skip to Main Content
BY THE EUROPEAN COUNCIL: Vaccine Pass : Yes, But With Strict Respect Of Human Rights

BY THE EUROPEAN COUNCIL: Vaccine pass : yes, but with strict respect of Human rights

This post is also available in: Italiano Español Français

While it acknowledges the usefulness of means such as “vaccination passes” that are considered or already developed by some States, as well as the legitimacy of people’s wish to gain back some of the freedoms that were restricted due to the Covid-19 pandemic and the needs for the economy, the Committee of Convention 108 recalls that such developments should not preclude strict respect for human rights and fundamental freedoms. In particular, no unjustified discrimination can occur based on the fact that a person has not been vaccinated whatever the reason. Furthermore, one should keep in mind the sensitive nature of the data thus processed and the particular guaranties they should benefit from. While mindful, of course, of the importance of combatting the pandemic, it should also be recalled that alternatives to the use of such digital tools need to be made available, and that their use cannot be made mandatory.

Finally, setting up information systems (data bases) is necessary for the fight against the coronavirus, as they allow for the monitoring of the organisation of vaccination campaigns. But these systems rely on many sensitive data and it is also necessary, therefore, to ensre strict respect of the right to data protection.

The Committee of Bio-ethics of the Council of Europe delivers a similar message through a Statement on human rights considerations relevant to “vaccine pass” and assimilated documents.

“Vaccine pass”: a new statement of the Committee on Bioethics underlined the human rights challenges

At a time where vaccination campaigns are accompanied by a willingness to relax restrictions taken to protect public health against the threat of the COVID-19 pandemic, the issue of a “vaccine pass” is being raised in Europe as well as in other parts of the world.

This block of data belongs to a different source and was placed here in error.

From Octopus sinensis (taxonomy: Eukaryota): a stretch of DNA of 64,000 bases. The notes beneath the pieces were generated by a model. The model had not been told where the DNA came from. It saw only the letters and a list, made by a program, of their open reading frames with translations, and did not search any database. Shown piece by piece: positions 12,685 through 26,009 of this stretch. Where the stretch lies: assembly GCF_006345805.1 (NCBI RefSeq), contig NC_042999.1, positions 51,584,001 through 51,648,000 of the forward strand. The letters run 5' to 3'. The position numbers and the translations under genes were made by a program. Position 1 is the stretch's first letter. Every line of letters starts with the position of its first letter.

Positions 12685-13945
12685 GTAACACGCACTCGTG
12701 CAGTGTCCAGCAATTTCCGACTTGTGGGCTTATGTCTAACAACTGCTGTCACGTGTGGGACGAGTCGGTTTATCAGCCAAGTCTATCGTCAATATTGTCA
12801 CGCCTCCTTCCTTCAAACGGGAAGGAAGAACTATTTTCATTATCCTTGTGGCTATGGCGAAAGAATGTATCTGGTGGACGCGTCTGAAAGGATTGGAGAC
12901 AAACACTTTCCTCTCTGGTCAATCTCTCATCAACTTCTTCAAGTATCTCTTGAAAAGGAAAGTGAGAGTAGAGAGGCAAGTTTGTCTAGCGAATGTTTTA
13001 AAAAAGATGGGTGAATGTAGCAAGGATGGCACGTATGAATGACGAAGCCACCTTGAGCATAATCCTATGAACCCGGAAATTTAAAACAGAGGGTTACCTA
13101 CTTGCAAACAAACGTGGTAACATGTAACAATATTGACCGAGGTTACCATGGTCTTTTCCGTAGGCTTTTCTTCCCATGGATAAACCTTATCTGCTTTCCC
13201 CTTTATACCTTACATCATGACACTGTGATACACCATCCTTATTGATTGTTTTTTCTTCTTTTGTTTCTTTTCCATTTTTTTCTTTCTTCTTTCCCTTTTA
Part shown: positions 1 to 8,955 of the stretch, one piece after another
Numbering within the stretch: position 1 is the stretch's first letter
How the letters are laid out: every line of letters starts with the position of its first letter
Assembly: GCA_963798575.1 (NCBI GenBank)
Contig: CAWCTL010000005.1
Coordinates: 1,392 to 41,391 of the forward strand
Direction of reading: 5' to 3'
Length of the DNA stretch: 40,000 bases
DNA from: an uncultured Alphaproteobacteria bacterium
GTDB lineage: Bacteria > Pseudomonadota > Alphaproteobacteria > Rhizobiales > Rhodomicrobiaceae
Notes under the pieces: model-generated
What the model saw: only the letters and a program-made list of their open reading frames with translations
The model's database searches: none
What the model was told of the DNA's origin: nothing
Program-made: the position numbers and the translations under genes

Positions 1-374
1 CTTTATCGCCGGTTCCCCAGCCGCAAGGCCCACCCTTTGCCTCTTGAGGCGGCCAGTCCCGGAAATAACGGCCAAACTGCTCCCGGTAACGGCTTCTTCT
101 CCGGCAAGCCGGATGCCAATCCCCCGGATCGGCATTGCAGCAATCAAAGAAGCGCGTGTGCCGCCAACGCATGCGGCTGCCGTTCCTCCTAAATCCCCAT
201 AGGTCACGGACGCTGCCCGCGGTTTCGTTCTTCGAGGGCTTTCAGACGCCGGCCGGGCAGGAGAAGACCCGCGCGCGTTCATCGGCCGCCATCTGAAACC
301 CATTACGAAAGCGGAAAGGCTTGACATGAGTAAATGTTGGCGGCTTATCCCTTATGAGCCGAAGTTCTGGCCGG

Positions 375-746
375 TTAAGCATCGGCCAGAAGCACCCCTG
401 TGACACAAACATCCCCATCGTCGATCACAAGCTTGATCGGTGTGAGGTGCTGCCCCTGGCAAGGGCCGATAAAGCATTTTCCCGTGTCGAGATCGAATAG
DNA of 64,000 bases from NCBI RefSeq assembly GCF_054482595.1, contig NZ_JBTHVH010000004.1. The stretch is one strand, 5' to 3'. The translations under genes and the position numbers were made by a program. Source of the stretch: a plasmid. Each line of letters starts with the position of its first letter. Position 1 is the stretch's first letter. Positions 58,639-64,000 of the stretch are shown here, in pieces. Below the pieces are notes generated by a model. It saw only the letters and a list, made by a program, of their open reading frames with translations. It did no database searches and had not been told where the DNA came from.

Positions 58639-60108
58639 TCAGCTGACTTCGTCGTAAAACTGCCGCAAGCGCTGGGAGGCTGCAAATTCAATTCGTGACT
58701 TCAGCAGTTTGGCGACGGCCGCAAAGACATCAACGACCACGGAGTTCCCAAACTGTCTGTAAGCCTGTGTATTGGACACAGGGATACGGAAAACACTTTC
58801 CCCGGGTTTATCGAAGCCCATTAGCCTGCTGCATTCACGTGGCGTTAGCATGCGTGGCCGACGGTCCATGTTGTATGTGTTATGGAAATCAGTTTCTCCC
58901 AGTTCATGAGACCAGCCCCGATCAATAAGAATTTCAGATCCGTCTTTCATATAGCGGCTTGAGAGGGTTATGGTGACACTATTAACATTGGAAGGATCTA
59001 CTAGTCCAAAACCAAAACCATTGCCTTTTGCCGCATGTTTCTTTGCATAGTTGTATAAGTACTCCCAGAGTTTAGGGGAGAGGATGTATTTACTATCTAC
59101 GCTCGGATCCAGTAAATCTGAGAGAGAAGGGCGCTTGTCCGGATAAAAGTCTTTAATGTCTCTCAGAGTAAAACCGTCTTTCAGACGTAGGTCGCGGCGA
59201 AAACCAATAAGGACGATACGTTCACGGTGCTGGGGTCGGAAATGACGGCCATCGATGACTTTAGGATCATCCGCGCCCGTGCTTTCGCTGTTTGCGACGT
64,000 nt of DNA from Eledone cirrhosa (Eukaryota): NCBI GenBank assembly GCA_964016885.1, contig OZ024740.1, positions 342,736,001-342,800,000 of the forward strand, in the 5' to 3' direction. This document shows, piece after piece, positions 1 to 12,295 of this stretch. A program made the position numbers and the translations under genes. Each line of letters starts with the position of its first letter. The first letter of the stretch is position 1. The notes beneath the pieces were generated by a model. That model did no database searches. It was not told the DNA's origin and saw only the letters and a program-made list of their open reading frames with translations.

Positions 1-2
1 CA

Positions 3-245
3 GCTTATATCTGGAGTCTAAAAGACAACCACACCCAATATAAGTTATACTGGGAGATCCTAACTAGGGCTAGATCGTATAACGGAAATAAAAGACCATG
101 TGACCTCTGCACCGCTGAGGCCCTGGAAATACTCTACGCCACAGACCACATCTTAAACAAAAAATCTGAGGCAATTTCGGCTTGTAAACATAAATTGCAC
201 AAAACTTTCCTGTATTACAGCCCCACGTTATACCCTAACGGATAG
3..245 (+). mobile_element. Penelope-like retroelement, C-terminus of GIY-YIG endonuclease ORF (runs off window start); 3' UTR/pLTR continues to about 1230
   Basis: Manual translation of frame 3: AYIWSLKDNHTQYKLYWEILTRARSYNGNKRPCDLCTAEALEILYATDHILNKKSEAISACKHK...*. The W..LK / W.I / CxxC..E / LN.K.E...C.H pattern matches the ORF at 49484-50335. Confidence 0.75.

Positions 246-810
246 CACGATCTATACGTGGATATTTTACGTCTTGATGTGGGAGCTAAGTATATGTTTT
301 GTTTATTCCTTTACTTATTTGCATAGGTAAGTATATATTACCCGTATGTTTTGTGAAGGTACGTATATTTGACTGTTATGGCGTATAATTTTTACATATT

In a statement on human rights considerations relevant to a “vaccine pass” and similar documents, the Council of Europe Committee on Bioethics is calling for careful deliberation on the challenges raised by such a pass and on the steps taken to ensure that the human rights and fundamental freedoms of all individuals are promoted and protected.

The Committee distinguishes between medical and non-medical purposes for the use of such “passes” and examines the ethical and human rights issues involved, taking into account the still limited scientific knowledge

Referring to the statement of the Consultative Committee for the protection of individuals with regard to automatic processing of personal data, reference is made to issues relevant to privacy, as well as the use of such a pass for non-medical purposes, to the risk of discrimination and to the impact on social cohesion and solidarity.

Finally, the Committee on Bioethics concurs with the conclusions of the Secretary General of the Council of Europe that combating the current pandemic depends, above all, on the increased efforts to produce and administer vaccines, with particular attention to people in vulnerable situations, so that restrictions to individual freedoms and constraints imposed can be progressively reviewed as the population acquires greater immunity, taking into account acquired scientific knowledge.

Back To Top